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North Korea official jokes to Pompeo: 'Pay taxes' for visit

By Elizabeth Shim
North Korea official jokes to Pompeo: 'Pay taxes' for visit
U.S. Secretary of State Mike Pompeo, second from left, arrived at Pyongyang’s Sunan Airport on Friday afternoon. Photo courtesy of U.S. Department of State/Twitter

July 6 (UPI) -- U.S. Secretary of State Mike Pompeo's third known visit to North Korea started with a joke from Kim Yong Chol, vice chairman of the Central Committee of the Workers' Party.

Pompeo arrived at Pyongyang's Sunan Airport on Friday afternoon, where Kim and other officials, including Foreign Minister Ri Yong Ho, Kim Chang Son, a senior official at the State Affairs Commission, and others were at the tarmac, ready to greet him and the U.S. delegation, South Korean news service EDaily reported.

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Journalists traveling with Pompeo have been posting updates to Twitter on the latest developments.

ABC News' Tara Palmieri reported Kim Yong Chol told Pompeo he would have to pay taxes for his frequent visits to North Korea.

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"Chol told @SecPompeo, after he joked that if he visits DPRK one more time he'd have to pay taxes: 'The more you come, more trust we can build between one another'," Palmieri tweeted.

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Pompeo's delegation includes State Department spokeswoman Heather Nauert, Deputy Assistant Secretary for East Asian and Pacific Affairs Alex Wong and U.S. Ambassador to the Philippines Sung Kim.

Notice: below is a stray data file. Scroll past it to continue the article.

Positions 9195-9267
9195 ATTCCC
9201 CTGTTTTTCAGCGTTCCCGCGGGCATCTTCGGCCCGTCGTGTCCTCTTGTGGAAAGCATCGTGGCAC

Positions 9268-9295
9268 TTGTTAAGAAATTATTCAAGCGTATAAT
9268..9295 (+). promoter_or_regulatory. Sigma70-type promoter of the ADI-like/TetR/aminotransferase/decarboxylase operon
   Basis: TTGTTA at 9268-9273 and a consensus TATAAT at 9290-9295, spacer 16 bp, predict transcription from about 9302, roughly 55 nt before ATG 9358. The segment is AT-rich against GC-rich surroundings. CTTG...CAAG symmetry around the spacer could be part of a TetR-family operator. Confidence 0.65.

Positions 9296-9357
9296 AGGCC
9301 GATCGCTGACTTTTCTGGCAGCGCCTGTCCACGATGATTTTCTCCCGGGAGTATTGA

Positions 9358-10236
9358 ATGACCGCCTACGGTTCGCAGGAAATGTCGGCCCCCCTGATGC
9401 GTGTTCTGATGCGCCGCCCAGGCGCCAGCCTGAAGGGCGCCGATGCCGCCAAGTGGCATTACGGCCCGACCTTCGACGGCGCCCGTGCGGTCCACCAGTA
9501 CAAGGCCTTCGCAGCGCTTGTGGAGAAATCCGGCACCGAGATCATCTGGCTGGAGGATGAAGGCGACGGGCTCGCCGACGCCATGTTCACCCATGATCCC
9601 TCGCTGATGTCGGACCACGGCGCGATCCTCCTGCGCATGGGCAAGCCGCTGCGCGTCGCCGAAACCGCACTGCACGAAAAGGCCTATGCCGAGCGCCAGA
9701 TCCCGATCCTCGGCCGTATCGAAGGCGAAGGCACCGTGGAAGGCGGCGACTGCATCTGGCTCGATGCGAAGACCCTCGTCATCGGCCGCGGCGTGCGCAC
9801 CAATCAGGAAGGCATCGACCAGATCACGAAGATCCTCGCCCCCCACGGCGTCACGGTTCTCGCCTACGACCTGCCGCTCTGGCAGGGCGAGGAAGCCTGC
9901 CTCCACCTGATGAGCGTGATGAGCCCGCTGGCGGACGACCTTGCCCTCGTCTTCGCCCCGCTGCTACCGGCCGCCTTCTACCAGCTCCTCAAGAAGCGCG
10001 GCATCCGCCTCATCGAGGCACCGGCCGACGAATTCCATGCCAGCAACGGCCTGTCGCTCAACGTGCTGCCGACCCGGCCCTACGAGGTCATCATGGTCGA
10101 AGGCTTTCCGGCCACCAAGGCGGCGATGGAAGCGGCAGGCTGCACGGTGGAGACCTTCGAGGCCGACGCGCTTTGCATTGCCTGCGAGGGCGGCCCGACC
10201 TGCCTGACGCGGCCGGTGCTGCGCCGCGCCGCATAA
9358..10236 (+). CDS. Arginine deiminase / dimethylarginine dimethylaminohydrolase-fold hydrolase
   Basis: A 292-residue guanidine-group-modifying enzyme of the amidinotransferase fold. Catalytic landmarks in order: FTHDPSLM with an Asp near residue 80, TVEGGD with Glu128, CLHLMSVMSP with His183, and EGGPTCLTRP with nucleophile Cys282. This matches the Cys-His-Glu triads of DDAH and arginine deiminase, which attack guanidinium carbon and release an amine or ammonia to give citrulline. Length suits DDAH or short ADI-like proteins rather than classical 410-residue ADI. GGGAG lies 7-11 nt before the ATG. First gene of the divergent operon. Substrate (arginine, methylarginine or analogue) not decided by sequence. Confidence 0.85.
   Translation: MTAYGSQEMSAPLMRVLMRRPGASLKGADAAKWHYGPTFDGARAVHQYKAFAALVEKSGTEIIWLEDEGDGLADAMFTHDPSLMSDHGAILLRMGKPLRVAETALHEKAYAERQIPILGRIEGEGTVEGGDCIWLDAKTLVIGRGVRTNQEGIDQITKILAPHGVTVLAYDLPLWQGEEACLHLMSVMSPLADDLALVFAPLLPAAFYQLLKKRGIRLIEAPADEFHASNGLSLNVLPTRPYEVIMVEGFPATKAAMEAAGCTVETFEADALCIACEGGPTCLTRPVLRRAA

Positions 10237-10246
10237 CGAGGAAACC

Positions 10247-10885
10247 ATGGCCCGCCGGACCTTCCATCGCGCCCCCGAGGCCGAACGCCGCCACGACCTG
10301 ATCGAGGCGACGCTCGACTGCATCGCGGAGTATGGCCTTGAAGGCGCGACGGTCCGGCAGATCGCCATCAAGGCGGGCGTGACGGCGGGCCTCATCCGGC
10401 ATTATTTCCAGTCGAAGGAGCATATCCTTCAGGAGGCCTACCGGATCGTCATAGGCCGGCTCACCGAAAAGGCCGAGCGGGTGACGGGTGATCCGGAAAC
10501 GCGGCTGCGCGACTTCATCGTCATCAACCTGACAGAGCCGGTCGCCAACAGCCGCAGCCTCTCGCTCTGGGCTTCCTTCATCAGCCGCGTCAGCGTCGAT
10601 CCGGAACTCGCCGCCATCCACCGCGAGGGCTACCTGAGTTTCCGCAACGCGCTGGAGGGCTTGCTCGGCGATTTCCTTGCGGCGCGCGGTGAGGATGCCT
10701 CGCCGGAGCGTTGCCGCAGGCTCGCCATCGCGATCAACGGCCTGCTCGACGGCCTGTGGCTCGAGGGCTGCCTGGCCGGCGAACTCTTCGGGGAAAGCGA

Andrew Kim, CIA Korea mission chief, is also in Pyongyang -- it has been reported that he has been working under an alias, and his real name is not confirmed.

Yonhap reported Pompeo and his delegation will be given top treatment and are staying at 100 Flowers Garden, an elite guesthouse where former Secretary of State Madeleine Albright has stayed, as has former Japanese Prime Minister Junichiro Koizumi.

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There is also speculation Pompeo could meet with Kim. Pompeo has a letter from President Donald Trump, and according to South Korean newspaper Chosun Ilbo, a copy of an Elton John CD with the song "Rocket Man," a reference to what Trump called Kim during a heated exchange of insults in 2017.

Kim Jong Un and Trump are expected to meet again, Kyodo News reported Friday.

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The Japanese news agency reported North Korea has dispatched officials to Switzerland to explore possible summit venues.

Candidate sites include Davos, Geneva and even Bern, the capital, where Kim spent his school years, according to the report.

The United States is seeking North Korea denuclearization, but the State Department says it is now on the quest for "final, fully verified denuclearization" and not the complete, verifiable, irreversible denuclearization of North Korea.

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